prior to the 2015 revocation proceedings. But the court held
it "was clear" that the burglary and DUI sentences
ran consecutively to one another, therefore, Dennison did not
discharge the DUI sentence prior to the 2015 revocation. The
district court properly sentenced Dennison, properly imposed
conditions upon him, and properly revoked the suspended
sentence. Id. at 3, citing Dennison v. Law,
No. OP 09- 0432, 2009 Mont. LEXIS 726 (Sept. 29, 2009). The
Court rejected any additional claims as waived, unsupported,
or previously decided.
alleges: (1) Mont. Code Ann. §46-18-403 is
unconstitutional and violates of the Fifth and Fourteenth
Amendments (Doc. 1 at 5-11); (1B) The 11th
Judicial District Court violated the Fifth and Fourteenth
Amendments and Montana Constitution Article 2, Sec. 17
(id. at 11); (2) The trial court judgment is illegal
because it does not contain credit for time served that was
granted in the Court's oral pronouncement of sentence on
December 10, 2015, in violation of Dennison's right to
due process (id. at 12); (3) the district
court's order of January 14, 2016, is illegal because it
does not contain credits for time served on a bailable
offense, where a judgment of imprisonment has been imposed in
violation of Dennison's right to due process
(id. at 12-13); (4) the district court entered an
illegal order dismissing the State's petition to revoke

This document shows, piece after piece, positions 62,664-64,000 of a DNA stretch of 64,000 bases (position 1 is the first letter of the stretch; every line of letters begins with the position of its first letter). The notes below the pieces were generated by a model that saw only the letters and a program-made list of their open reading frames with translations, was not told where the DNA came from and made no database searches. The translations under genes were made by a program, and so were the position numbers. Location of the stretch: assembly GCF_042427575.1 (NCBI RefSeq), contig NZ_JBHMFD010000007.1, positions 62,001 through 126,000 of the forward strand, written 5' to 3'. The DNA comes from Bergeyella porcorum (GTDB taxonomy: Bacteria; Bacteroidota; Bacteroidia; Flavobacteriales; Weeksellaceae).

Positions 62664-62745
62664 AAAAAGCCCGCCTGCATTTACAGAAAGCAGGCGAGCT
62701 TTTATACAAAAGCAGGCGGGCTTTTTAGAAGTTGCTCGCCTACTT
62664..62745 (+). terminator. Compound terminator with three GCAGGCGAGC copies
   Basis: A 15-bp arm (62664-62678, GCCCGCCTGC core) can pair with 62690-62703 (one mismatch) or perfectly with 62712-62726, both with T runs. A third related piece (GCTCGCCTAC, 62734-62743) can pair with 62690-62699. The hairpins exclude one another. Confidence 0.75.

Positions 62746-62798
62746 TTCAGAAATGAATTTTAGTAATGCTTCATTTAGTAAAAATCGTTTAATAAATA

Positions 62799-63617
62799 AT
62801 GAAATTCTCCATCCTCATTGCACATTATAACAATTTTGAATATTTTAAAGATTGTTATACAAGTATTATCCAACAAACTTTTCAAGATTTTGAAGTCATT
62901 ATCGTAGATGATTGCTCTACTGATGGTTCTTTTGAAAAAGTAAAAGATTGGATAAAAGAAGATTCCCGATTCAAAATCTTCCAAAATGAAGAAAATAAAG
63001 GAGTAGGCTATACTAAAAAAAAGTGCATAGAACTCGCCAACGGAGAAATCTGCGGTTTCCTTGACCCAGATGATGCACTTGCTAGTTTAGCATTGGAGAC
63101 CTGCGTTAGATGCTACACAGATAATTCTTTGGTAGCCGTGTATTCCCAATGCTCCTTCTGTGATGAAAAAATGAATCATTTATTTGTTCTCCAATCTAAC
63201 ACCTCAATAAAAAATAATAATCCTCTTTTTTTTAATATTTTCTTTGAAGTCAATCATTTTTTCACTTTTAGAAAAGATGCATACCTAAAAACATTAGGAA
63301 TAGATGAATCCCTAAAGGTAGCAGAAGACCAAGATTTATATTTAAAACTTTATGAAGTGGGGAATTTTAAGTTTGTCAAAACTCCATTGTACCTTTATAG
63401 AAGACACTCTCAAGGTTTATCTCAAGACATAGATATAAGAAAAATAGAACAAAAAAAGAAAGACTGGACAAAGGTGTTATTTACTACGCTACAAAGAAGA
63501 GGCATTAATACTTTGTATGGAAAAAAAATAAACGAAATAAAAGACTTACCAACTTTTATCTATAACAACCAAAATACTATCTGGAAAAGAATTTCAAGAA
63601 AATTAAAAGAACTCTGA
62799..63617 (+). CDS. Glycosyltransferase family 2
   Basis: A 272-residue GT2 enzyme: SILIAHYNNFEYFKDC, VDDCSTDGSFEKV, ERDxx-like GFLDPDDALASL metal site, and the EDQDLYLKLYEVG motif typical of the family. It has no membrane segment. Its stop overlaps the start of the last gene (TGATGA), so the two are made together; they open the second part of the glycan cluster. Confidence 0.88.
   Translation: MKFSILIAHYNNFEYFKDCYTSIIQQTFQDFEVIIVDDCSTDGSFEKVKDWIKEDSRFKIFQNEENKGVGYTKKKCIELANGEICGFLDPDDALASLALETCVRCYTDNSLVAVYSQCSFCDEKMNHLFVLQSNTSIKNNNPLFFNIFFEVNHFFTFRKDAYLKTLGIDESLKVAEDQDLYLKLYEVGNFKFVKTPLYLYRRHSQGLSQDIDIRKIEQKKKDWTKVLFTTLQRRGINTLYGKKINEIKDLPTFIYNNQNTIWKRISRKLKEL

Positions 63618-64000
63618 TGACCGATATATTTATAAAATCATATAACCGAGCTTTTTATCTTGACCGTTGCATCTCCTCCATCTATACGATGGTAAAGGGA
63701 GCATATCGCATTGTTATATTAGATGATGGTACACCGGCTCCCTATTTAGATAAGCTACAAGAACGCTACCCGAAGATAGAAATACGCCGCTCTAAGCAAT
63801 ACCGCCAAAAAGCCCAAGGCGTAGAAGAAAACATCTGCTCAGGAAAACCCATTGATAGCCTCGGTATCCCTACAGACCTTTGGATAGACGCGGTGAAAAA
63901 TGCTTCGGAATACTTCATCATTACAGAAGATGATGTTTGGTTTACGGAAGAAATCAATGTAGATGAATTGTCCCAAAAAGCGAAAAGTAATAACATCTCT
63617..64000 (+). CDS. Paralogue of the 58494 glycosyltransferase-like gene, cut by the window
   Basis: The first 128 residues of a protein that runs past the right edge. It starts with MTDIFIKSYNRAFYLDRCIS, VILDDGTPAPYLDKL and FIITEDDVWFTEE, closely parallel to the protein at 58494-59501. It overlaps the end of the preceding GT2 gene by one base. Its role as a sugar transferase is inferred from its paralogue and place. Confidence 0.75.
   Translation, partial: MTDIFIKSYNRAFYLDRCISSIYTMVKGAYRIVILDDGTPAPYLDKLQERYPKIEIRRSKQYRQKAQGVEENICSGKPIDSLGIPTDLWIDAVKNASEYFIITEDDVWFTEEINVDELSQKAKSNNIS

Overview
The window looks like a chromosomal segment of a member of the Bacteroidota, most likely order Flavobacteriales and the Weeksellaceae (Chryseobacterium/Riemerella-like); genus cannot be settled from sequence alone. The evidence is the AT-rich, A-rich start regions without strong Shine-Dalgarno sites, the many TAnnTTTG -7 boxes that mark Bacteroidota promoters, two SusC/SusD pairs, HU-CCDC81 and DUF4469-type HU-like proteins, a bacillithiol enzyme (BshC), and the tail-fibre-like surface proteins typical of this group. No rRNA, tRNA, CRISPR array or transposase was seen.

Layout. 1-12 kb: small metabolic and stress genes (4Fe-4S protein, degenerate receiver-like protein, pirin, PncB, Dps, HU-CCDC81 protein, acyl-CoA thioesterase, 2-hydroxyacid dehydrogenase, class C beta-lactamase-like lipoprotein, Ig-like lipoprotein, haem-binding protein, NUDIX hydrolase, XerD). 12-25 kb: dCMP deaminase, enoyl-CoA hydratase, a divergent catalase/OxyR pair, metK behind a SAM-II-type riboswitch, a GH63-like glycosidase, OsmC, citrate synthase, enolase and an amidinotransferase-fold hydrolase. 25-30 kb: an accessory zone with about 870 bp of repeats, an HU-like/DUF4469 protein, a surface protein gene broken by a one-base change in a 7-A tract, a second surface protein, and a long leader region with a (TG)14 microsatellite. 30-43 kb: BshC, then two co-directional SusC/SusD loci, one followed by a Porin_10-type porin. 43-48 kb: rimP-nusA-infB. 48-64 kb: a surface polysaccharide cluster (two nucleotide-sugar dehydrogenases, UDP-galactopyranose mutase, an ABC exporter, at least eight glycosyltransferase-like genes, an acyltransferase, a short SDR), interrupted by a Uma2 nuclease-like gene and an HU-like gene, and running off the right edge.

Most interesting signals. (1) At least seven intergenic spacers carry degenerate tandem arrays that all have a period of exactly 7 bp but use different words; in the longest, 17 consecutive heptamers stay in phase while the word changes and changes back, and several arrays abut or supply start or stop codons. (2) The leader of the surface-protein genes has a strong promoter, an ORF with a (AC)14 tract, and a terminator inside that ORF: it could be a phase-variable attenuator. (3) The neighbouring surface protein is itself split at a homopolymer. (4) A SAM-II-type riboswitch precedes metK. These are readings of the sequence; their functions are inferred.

on the DUI case on February 25, 2011, thus denying Dennison
jail credit, in violation of his right to due process
(id. at 14-15); (5) the district court violated
Montana law and the Judicial Code by ignoring Dennison's
repeated requests for file copies and full discovery in
violation of Dennison's right to due process
(id. at 15-16); (6) the district court violated
Dennison's right to due process by denying him the
opportunity to present evidence on his own behalf, including
mitigation evidence (id. at 17-20); (7) the written
judgment of January 14, 2016, is illegal by imposing
conditions of parole (id. at 21); (8) the written
judgment is illegal because it grants only 61 days served in
custody, but Dennison should be granted time served from
September 23, 2015, to December 10, 2015 (id. at
21); (9) the district court violated Dennison's right to
due process by using probation violations against him when he
had never been found guilty of said violations (id.
at 22); (10) Probation Officer McKee arrested Dennison
without probable cause or reasonable suspicion, in violation
of the Fourteenth Amendment, Fourth Amendment, and the
Montana Constitution (id. at 23-25); and, (11) The
Flathead County Attorney retaliated against Dennison because
he had successfully petitioned both the district court and
the Montana Supreme Court; this retaliation violated
Dennison's First and Fourteenth Amendment rights and
attempted to strip him of his right to appeal (id.